So … We are well into our 40s and/or 50s or even older, and we find it necessary to update our talents and skills on a piece of paper (the resume), buy new “interview appropriate clothing”, put on that nice warm smile, and spend hours upon hours on the computer filling out on-line applications, and attaching resumes.

The days of walking door to door with your resume, filling out applications, and actually meeting with someone in the employment department (now referred to as HR) without an appointment is unheard of today.  What about first impressions?  Well – you have to first fill out what seems to be often hundreds of on-line applications to get one job interview.

You may not be able to prove that an employer is discriminating against you for your age, but 9 times out of 10 they probably are.   It is the new reality, particularly if the person interviewing you is under 40, or just entering puberty.  Come on, you know exactly what I am talking about.  No need to be bitter.  You just need to change your approach and be better!    

Some suggestions:

  • Make eye contact – and keep eye contact – when answering interview questions, or when the interviewer is speaking to you.
  • Network, network, network. Get out there, be professional, and don’t sound desperate … even if you feel desperate.
  • Write out a list of all your skills and things you can do. Update your resume and be sure to have some professionals and experts review it.
  •  After you have updated your resume, send it with a short cover e-mail note to your sphere of influence; include all of your family and friends, ex co-workers, etc. Tell them briefly what you are specifically looking for and what you are “open to.”  I have done this on more than one occasion and have received many valuable job “leads” and even jobs this way.
  • One couple I am closed to – who shall of course remain nameless – said to me, “Clare, we keep getting downsized, so we decided to “reinvent ourselves”. They created a small but profitable medical billing company from home.  They now have no commute, they love their co-workers, and they work for ethical hard-working people … themselves!
  • Shake hands firmly, like a man. A firm handshake is good, but injuring someone with an overly firm handshake is not.  Know the difference.
  • Smile and answer directly. Don’t be “giddy” but be friendly, and make sure you smile.  Not the creepy ax-murderer smile … but a genuine warm, confident and calming smile.

Julie Shiftman, Author of “Job Interview Advice Older Women Don’t Want to Hear” on www.nextavenue.org provides some helpful hints:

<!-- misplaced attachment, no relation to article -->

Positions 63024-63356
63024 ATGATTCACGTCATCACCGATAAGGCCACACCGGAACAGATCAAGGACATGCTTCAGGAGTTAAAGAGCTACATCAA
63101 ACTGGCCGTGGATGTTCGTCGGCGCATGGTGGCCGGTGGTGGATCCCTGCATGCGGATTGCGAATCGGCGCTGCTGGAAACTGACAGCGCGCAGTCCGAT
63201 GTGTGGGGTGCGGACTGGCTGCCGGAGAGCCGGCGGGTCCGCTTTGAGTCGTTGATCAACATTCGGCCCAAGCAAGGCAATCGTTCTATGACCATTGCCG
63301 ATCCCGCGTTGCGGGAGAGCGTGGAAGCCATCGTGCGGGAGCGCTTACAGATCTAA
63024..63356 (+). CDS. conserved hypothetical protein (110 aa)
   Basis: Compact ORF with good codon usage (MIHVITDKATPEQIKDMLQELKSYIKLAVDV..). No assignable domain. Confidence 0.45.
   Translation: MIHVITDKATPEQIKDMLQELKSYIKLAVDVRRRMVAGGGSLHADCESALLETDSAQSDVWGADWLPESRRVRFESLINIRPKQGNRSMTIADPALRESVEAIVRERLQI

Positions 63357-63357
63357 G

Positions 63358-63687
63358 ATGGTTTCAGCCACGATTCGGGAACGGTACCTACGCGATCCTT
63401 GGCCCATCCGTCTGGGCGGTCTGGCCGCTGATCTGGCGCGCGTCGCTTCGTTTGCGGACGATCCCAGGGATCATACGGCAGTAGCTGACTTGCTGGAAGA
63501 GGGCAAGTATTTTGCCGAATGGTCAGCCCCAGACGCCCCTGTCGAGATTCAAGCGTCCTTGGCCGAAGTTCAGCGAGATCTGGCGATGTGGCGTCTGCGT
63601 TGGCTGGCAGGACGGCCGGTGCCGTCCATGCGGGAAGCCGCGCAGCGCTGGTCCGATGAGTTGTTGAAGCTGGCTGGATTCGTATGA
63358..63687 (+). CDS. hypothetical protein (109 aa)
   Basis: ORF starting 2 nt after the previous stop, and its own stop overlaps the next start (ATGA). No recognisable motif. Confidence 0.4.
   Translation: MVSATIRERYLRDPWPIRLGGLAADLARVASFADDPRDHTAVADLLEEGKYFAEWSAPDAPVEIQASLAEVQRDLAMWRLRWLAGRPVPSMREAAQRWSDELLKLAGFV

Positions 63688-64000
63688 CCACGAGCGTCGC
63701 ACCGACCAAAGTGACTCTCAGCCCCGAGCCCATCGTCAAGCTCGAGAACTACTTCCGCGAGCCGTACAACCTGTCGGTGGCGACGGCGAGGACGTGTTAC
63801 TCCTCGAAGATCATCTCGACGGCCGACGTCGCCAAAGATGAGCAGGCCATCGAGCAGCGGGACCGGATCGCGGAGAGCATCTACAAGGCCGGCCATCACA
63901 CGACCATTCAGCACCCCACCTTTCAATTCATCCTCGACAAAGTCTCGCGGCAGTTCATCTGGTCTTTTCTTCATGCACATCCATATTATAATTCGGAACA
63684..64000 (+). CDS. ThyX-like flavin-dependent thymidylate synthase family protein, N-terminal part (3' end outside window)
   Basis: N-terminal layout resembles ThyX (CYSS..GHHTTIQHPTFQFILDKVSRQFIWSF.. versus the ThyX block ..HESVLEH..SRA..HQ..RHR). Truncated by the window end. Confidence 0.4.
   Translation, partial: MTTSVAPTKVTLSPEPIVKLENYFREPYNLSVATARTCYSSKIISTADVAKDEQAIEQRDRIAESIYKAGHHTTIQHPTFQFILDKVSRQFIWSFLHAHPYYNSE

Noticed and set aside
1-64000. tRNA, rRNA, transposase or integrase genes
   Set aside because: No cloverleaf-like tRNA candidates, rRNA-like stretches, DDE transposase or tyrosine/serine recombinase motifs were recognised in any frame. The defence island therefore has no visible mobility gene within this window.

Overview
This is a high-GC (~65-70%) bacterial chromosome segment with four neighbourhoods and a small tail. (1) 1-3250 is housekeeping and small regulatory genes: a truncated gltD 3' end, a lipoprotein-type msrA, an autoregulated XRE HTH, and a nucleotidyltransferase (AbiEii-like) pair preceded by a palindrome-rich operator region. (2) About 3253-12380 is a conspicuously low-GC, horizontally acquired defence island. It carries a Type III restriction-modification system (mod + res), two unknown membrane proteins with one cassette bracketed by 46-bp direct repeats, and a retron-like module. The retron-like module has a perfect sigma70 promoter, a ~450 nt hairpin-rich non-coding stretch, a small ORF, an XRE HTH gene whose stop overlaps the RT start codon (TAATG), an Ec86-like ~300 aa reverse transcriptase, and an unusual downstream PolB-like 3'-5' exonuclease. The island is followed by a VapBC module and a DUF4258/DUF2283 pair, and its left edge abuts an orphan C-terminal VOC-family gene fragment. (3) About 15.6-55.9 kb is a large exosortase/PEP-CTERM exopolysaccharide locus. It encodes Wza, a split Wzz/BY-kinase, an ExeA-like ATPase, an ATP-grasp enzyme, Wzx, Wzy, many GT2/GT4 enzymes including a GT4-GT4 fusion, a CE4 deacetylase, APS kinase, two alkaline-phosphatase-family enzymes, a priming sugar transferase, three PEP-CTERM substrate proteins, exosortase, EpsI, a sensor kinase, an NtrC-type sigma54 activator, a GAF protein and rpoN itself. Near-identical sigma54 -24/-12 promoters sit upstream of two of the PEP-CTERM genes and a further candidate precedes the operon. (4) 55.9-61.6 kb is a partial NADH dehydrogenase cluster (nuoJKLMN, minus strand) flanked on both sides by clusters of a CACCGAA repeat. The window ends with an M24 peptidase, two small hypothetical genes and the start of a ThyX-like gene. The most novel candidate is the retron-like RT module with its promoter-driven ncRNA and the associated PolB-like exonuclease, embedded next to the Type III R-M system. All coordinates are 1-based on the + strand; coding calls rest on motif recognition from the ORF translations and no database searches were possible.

• Update your “do”. Gray hair is the most obvious sign of age.
  • Refresh your wardrobe. Clothes can immediately date a job candidate.
  •  Rejuvenate your skin.
  • Lighten up that smile (over-the counter teeth whitening products brighten up a smile dramatically).
  • Watch your weight. It is statistically harder for a significantly overweight person to get hired.

middle.age

I hope some of these tips helps.  I have unfortunately been down this road more than once, and it is a road-trip I really don’t care to take on a regular basis.  It isn’t a vacation, and it’s simply no fun.  Sometimes just knowing you aren’t alone, and you aren’t the only one, can provide some comfort.

 Most importantly, stay positive…

Because Life Ain’t Easy Street.

 

Author
Clare is a 57-year-old fun loving Italian-American self-proclaimed “Jersey Girl” who believes, “Life ain’t easy street. Life is one of those crazy little city streets, complete with potholes that could swallow your car.” With one foot planted in fun and the other planted firmly in her Christian faith, Clare enjoys making people laugh while helping them navigate life’s “crazy little city streets”. Clare has raised two girls (now grown young adults) with her husband, Michial, Clare is ready to take on the challenges of making new friends through her blog, Life Ain’t Easy Street. With an aim to entertain while addressing topics important to women, Clare’s focus on the positive power of good stories, good friends, inspiring women, and strong faith will have you looking forward to reading the next post. Clare is a freelance writer who lives a real life in Jacksonville Beach, Florida.